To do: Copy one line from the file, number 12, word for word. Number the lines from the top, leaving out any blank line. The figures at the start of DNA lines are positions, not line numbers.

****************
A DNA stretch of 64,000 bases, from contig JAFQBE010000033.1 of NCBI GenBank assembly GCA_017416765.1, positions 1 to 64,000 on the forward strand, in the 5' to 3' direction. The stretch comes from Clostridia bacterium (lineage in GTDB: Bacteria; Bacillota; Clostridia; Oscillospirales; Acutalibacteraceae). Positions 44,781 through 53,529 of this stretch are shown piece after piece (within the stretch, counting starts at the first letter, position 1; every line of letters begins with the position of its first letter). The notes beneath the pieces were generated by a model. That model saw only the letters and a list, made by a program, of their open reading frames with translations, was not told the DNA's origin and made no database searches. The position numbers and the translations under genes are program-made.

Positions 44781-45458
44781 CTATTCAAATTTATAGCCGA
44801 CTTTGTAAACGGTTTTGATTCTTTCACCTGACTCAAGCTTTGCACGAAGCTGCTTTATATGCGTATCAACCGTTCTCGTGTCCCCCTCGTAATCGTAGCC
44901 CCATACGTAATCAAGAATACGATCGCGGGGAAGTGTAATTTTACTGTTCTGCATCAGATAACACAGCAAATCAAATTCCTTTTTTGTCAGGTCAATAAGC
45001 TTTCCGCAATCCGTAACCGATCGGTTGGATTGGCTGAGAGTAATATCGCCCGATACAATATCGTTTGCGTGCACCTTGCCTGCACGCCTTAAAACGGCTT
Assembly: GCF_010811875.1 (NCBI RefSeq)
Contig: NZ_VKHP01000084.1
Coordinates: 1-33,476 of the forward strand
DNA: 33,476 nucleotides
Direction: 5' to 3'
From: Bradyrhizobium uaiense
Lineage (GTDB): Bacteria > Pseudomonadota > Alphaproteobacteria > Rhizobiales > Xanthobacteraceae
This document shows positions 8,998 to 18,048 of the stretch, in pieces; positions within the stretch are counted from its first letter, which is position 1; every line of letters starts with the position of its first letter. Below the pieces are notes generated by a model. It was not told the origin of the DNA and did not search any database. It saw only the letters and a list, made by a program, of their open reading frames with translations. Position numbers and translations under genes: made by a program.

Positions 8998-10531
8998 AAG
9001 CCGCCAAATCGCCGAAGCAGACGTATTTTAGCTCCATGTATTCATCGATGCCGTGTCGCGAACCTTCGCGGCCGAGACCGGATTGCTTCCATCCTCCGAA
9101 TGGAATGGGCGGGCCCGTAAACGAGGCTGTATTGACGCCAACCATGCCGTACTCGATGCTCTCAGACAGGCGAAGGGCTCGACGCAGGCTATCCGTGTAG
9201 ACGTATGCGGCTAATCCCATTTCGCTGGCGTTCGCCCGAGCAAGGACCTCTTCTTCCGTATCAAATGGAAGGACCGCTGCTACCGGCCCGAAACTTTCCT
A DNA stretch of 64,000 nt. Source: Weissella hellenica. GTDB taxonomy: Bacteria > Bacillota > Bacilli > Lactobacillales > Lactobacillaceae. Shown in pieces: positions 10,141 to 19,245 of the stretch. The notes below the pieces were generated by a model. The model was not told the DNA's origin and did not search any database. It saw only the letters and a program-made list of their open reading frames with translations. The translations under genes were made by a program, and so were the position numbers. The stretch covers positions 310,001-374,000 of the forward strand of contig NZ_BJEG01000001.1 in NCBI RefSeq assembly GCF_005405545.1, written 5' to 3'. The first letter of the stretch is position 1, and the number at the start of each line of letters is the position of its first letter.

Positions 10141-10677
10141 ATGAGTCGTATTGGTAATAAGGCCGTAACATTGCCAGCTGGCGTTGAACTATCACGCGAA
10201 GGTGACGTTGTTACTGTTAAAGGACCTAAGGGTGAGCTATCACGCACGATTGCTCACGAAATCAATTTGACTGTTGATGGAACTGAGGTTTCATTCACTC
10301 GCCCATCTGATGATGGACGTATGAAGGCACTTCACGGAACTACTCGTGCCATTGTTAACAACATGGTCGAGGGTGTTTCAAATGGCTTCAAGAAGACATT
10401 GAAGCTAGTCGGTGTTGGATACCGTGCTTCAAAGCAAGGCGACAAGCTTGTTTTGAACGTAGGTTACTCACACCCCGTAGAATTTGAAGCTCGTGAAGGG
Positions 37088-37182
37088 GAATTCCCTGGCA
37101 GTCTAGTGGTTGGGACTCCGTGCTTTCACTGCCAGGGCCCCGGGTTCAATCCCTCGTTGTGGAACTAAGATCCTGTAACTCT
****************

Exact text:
From: Bradyrhizobium uaiense